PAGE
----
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Celebrating the Male Body in Renaissance Florence

Donatello, David, 1430-1432, Bargello, Florence. Associated Press/The Spokesman-Review

Bodies And Erotic Art

Celebrating the Male Body in Renaissance Florence

The adoration of a male body was an inspiration for many artists and there’s no medium better suited to presenting the full beauty and complexity of it than sculpture. Today we’ll take a look at the works by three Florentine artists celebrating the male body.

In Renaissance Florence homosexual relationships or sodomy as it was called back then, was illegal. Despite the otherwise open mindset and curiosity about antiquity, same-sex relationships were condemned as violating the natural right of God. Which of course does not mean they didn’t happen.

Donatello’s David, the First of the Firsts

Donatello, David, 1430-1432, Bargello, Florence

Donatello, David, 1430-1432, Bargello, Florence

This beautiful work of art scores two major historical ‘firsts’: the first unsupported bronze cast in Renaissance and the first freestanding male nude since antiquity. He stands already relaxed, the fight is over, his body leaning in the soft natural contrapposto. His hair in luxurious curls and his thigh almost caressed by the feather of Goliath’s helmet. His body soft, inviting us to touch it and yet full of energy from the fight still running through him. A light smile on his lips, as the thought of victory, becomes a realization. The historian Paul Strathern claims that Donatello made no secret of his homosexuality and that his behaviour was tolerated by his friends.

Michelangelo’s David, the Most Famous

male body

Michelangelo, David, 1501-1504, Galleria dell’Academia, Florence

Despite the beauty of Donatello’s David, it is the one sculpted by Michelangelo that is by far the most famous. He is young, he is tense, he has been exercising. Where Donatello’s David does not have too much muscle and seems almost soft and boyish, Michelangelo’s one does not have an ounce of fat on him. He is focused but confident, frowning as if already measuring the distance from his enemy. It is a male body at its peak, young but fully shaped, muscled but not too bulky, perfection.

Tommaso dei Cavalieri and Michelangelo

male body

Michelangelo, The Genius of Victory, 1532, Palazzo Vecchio, Florence

There is no conclusive proof that Michelangelo was gay, however, it is known that in 1532 he met Tommaso dei Cavalieri and fell in love with him. He sent him multiple letters, sonnets and drawings, despite this Tommaso married in 1538 and had two sons. They remained lifelong friends and Tommaso was present at the artist’s death. It is believed that the Genius of Victory is Tommaso’s portrait, some even interpret the old figure as Michelangelo (he was 57 when he met 23-years-old Cavalieri).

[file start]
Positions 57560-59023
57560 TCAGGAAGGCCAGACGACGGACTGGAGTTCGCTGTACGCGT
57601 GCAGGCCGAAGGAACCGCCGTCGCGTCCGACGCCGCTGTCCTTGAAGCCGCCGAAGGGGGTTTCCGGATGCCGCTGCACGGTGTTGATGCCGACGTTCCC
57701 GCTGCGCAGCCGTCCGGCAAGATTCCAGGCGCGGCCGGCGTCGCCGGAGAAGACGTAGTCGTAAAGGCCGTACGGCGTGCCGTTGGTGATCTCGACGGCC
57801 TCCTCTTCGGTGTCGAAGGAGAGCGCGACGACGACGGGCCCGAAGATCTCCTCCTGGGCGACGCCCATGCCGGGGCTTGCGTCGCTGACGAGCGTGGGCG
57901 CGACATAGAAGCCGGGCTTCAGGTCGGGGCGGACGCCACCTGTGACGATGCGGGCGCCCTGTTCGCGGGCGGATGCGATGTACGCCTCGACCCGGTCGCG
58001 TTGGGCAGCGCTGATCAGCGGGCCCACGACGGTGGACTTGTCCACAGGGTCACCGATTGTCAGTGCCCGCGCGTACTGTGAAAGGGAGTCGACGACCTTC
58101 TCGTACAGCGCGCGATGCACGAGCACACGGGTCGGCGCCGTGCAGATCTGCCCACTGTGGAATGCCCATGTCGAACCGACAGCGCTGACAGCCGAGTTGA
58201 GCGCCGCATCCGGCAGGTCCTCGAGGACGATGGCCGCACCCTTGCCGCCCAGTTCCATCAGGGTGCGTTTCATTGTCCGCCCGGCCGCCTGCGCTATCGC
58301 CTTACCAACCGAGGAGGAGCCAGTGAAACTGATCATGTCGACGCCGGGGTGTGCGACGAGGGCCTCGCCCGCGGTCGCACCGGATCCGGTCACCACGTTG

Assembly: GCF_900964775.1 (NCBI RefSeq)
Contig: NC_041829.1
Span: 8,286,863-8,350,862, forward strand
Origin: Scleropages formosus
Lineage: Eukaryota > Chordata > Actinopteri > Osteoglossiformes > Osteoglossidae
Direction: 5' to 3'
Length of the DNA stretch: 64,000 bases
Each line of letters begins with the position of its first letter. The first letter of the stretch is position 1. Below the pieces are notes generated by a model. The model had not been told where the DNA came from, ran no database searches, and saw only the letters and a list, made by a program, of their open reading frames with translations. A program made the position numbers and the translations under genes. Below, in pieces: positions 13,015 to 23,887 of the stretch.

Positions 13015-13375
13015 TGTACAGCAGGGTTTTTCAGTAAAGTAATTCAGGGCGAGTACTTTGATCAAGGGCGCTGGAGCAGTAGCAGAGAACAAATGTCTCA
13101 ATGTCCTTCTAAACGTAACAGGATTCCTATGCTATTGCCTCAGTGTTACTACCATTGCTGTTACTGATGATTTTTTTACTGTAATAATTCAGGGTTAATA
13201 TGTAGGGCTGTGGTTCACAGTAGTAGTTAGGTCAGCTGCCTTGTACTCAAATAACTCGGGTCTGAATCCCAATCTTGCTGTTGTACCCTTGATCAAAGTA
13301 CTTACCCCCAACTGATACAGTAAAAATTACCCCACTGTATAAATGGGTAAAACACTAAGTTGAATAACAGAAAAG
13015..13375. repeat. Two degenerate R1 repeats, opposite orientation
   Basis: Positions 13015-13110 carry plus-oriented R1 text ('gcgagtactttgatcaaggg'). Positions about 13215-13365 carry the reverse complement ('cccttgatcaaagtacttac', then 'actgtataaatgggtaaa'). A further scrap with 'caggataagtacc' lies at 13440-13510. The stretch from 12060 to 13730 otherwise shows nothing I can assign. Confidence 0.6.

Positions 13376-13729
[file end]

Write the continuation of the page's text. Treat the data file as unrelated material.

The youth is presented in a beautiful, dynamic pose, accentuating his musculature. The old man is defeated, but he is slowly raising his head, looking straight not down. They both look as if something in the distance caught their attention.

Benvenuto Cellini’s Perseus

male body

Benvenuto Cellini, Perseus with the Head of Medusa, 1545-1554, Loggia dei Lanzi, Florence, Photo Paolo Villa

By far the most ripped one. Perseus is not relaxing, he is an active figure taking his victory, he is boasting. If Donatello’s David was slowly tasting his victory, Michelangelo’s one was preparing for the fight with quiet confidence (actually Perseus is just opposite from him, almost like a ‘before and after’), and the Genius of Victory seems a tad distracted, Cellini’s Perseus is here and now, in a strong contrapposto, but still standing very firmly on the ground he is confidence incarnated. Celebrating but also focused on his victim, looking at her with satisfaction and contempt. The sculpture was cast from a single piece of bronze, which is a technical feat in and of itself. You can read more about it here.

Cellini is known mainly as a goldsmith; his skills were admired also by Michelangelo. Yet, he always wanted to be more than just a goldsmith, he wanted to be a sculptor of fame equal to Michelangelo. Cellini not only was ambitious, but he also had many run-ins with the law, some of them for sodomy.

In fact, despite being illegal homosexual relationships in Florence were quite common and typically accepted in the aristocratic circles. Clearly, the love of the male body has given us some of the most stunning sculptures in the entire art history.

Further reading:

Why is St Sebastian a Gay Icon?

Lesbianism in Art?

Male Homosexuality in Western Art

Art historian by education, data geek by trade, art and book lover by passion, based in London in love with Europe and travelling around it. You can visit my book blog here:


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